When time stopped behaving, I should have known that war was coming - perhaps, something worse. Those who saw themselves sinless grabbed their stones, and started chanting bile -- their wicked curse. The hopeless cried with wide eyes, but in vain as they were huddled around burning fires. The best of us opted to go insane, and build crude armor from old belts and tires. We'd flank a castle that did not exist like Don Quixote, tilting at windmills. Better to charge a false monster and miss than to have Folly chase one to the hills. Who says it's worse to slouch to lunacy than suffer the world's fury lucidly?
My rating: 4 of 5 stars
Out: October 5, 2021
[Note: The book I’m reviewing is the 144-page multi-issue story.]
This is the story of a technological apocalypse and a post-apocalyptic Alexander the Great who was born of it. The bulk of the story reveals the cataclysm and life in the early days of its wake. But there is an interspersed subplot that takes place in a present-day that is well after the apocalypse. The big difference between this “world-conqueror” (actually, it seems to be only a small area of what had been southern France) and other power-consolidating titans is his luddism. He vehemently hates [almost] all technologies and insists that all (but one) post-Amish technology be eschewed because he feels human innovation to be cause of humanity’s fall. Otherwise, he checks the boxes: narcissistic, nihilistic, and probably a psychopath.
The story is compelling, and it definitely draws one in. I thought the pacing was well-executed and the concept was intriguing. Both the art and story have a unique feel, though I don’t know that the book will be able to distinguish itself within an extremely bloated dystopian / post-apocalyptic sub-genre.
There were a few elements that felt clunky. First of all, the mid-twenty-first century technological landscape is strange. I didn’t think anyone still imagined flying cars on the near-future time horizon. I think they only existed here to make the moment of doom impressively fiery. Second, a romance is established with great effort that is allowed to flameout to a lukewarm puddle of nothing. Perhaps, this was the point — to show the romance as victim of the demands of life under an anarchic dystopia. (If so, it gets lost amid the more exhilarating happenings.) Third, there is one modern technology that the protagonist is quick to adopt. This might be an intentional way of showing his love of self far exceeds his hatred of technology, but it’s curious.
If you don’t have dystopia fatigue, you may want to give this book a look.
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1.) Ever heard of the Senkakus? What about Diaoyus? If not, you should look them up. When you’ve been wearing a gas mask for the 33rd day straight, you may want to know about the chunks of rock in the East China Sea that we tripped into nuclear winter over. Simmering tensions between Japan and China have been flaring up over these islands of late. So you’re probably wondering who lives there who’s so important that it’s worth wandering through a minefield that could trigger World War III. If you answered, “absolutely no one,” give yourself a prize. They’re uninhabited. It’s not the islands themselves that anyone gives a rat’s as about, it’s the ramification they have for underwater drilling rights.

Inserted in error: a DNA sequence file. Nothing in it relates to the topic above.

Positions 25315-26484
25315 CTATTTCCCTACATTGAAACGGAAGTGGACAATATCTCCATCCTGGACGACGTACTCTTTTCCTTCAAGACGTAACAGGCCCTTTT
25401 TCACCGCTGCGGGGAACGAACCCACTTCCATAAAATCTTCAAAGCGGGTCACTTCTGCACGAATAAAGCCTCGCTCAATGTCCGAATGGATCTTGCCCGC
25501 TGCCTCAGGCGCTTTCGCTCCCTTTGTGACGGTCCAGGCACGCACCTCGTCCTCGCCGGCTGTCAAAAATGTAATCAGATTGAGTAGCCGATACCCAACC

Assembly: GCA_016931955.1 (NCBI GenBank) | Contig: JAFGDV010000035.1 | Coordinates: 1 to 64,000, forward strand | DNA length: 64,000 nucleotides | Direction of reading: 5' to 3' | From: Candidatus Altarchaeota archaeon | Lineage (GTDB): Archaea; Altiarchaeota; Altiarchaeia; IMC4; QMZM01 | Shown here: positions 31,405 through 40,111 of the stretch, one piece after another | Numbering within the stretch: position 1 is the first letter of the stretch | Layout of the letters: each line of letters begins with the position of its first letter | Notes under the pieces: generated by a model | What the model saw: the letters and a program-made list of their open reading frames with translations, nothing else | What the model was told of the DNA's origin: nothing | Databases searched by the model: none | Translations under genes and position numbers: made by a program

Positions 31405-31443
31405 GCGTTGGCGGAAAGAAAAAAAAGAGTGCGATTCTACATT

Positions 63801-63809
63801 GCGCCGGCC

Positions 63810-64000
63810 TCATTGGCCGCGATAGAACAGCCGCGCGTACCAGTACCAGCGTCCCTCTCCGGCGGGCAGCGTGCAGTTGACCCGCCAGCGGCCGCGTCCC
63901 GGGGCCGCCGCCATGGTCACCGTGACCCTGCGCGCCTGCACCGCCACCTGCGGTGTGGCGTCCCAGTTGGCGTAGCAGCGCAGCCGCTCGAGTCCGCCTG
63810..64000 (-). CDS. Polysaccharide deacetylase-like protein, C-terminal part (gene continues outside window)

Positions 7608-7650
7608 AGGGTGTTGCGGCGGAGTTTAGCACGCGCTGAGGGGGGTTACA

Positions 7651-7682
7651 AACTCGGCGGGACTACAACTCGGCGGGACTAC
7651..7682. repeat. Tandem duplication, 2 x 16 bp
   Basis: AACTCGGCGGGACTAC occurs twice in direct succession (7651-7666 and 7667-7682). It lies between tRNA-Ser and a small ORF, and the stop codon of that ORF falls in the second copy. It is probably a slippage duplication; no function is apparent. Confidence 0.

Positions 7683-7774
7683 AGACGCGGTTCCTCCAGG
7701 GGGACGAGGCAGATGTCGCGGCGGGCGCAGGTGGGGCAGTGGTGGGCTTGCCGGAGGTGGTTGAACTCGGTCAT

The reader may accuse me of hyperbole. (Shh! Dont tell anyone, but– of course– that’s what I do.) After all, China has a boldly stated “No First Use” policy. That is, they claim they will not use nukes in a first strike. Given that Japan isn’t a nuclear weapons state (NWS), there doesn’t seem to be much risk. Except that a.) Japan lives under the U.S. nuclear umbrella; b.) Japan is the non-NWS that could develop nuclear weapons in the shortest time imaginable — they have the material, infrastructure, and technical know-how (okay, Germany is in the same bag); and c.) see #2
2.) North Korea conducted its third nuclear test. This presents a risk because: a.) it provides an incentive for Japan to build its own nukes (particularly if faith in the US umbrella wanes.) b.) [and more importantly] Kim Jong Un has too many yes-men, and no one to slap him in his chubby face and say, “are you smoking powdered unicorn horn?” In other words, he doesn’t have a good idea of what he can get away with before the world unleashes a crate of whoop-ass on his sad country. So he wanders in the minefield.
3.) Europe is getting depressed. Fat and happy Europeans are productive and polite. Downtrodden Europeans have been known to swallow some pretty despicable narratives, and– in doing so– drag the world into war. At the moment this seems really far-fetched. These political movements are at best in the political fringe of countries on Europe’s fringe, right? Maybe so. Time will tell.
4.) If America’s economy is crash-landed, everyone is going to be hit by the debris. This will be depressing, see #3 and then multiply globally. Times like these echo Churchill’s comment, “Democracy is the worst form of government, except for all those other forms that have been tried from time to time.” Any person, company, or government that sees the train coming in the distance but can’t find its way off the tracks can’t be expected to thrive for long.
5.) India and Pakistan, enough said…